The renowned luthier Patrick James Eggle is known for making wondrous guitars under his own name at accountant-terrifying prices.
His electric models regularly exceed £3,000, while you’ll also pay the thick end of that sum for one of his higher-spec acoustics. However, if your wallet doesn’t stretch quite that far but you’ve always hankered after an Eggle-designed instrument, look no further than Faith Guitars.
Although some of its instruments will set you back four figures, its Indonesia-built Naked range, aimed at the low- to mid-budgeted player, promise to deliver high performance at a fraction of his PJE-branded guitars.
This month, we’ve got a Naked Saturn, retailing at a manageable £479, for review. Let’s have a play (clothing optional).
Straight out of the box - a hard case will cost you extra, presumably because Faith is trying to keep costs to a minimum - the Saturn looks and feels terrific. The simple two-stage satin finish is key to both elements, neither covering the Engelmann spruce top and mahogany sides with too impenetrable a lacquer or diminishing the slinky feel of the neck.
Details are clearly high on Faith’s agenda, with the overall design - a familiar but manageable dreadnought body - functioning as it should from the off. A front strap button is located on the underside of the neck join, meaning (in theory) that your guitar should stay attached at that end, a highly player-friendly consideration that reveals the luthiers’ understanding of guitarists’ needs.
The machine heads, Faith’s own, look affordable but function smoothly and solidly enough. Although the bridge isn’t remarkable, it’s reassuringly familiar, and its ebony pins add an aesthetic touch.
Playability and tone range, achieved without too much of an outlay, have clearly been high on the list of objectives for the designers. On Faith’s website, Eggle breaks down the frequency curve that he’s aiming for with these models - a scooped ‘smile’ - and while this might imply that mids aren’t the strongest tonal focus here, there are plenty available.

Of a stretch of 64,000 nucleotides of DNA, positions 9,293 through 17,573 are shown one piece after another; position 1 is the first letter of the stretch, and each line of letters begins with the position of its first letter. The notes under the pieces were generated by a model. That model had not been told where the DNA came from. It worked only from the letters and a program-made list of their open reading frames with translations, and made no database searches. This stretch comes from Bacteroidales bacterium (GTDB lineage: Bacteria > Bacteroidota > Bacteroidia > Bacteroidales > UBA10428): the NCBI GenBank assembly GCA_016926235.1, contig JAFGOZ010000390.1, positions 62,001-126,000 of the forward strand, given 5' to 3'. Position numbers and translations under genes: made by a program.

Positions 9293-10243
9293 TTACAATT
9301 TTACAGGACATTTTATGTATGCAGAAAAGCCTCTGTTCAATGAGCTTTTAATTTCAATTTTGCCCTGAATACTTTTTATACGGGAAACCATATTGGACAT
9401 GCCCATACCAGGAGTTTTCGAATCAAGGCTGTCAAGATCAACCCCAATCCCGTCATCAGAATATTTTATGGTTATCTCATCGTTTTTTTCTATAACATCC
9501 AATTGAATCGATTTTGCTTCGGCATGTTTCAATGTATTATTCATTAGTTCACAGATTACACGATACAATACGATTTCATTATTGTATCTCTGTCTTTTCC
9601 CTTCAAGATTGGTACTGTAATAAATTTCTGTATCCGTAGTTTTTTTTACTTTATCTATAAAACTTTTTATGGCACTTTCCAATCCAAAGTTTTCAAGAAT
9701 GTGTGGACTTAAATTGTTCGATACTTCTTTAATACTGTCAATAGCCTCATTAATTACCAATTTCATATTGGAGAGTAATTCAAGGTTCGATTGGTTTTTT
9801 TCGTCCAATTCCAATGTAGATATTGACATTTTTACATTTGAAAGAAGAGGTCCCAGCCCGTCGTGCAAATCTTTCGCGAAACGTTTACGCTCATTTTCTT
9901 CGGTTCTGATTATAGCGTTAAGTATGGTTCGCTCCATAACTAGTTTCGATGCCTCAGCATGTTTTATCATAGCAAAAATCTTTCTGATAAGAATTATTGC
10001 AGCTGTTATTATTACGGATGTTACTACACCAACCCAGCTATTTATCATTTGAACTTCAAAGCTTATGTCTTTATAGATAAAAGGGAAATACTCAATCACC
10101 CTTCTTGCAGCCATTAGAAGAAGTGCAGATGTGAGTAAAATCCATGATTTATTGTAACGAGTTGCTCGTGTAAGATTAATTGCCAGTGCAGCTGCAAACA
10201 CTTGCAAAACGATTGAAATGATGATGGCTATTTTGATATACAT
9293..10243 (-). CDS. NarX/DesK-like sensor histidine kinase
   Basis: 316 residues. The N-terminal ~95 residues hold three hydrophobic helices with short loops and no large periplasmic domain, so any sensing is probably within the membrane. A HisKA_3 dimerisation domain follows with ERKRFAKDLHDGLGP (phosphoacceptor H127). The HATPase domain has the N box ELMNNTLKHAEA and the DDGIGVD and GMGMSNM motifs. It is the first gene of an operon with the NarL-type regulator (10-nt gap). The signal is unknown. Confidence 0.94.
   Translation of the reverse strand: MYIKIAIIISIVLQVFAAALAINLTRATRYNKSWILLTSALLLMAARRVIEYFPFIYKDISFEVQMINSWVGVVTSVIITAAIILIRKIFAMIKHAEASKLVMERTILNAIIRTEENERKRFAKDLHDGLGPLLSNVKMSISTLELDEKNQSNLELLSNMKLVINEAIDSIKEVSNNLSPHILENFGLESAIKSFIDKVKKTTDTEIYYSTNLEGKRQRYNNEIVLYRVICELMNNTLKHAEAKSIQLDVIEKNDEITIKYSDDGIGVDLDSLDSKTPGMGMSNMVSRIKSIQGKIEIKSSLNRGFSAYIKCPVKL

Truly glassy highs aren’t really this guitar’s province, it has to be said, but get yourself some new strings, dig in with a pick close to the bridge and you should achieve a perfectly workable amount of top end. The same goes for bass: again, a guitar at this price point and composed of these materials won’t be making your audience’s stomachs quiver, but the low end which is there is perfectly adequate.
So where does the Saturn excel? Its neck dimensions are very player-friendly indeed, with an action that isn’t so low as to be invisible but which permits easy position changes during fingerpicking and flat-picking.
On top of this, the individual string voices are clear and the body pushes out a reasonable amount of volume, coupled with real clarity. Barre chords are made easy and fun, while those of the folkie and/or indie persuasion will be rewarded with minor sixths and suspended chords that ring out with impressive resonance. Harmonics also spring out clearly and usably.
To use the Saturn fully - and make no mistake, this versatile guitar has plenty of applications - get your Bert Jansch head on and try an alternate tuning such as DADGAD, which sounds divine thanks to the surprisingly big tones of your lowest D.
Similarly, tuning everything down a step works beautifully, as the dreadnought body dimensions are big enough to handle the extra low end. In fact, in this range is where the Saturn seems happiest.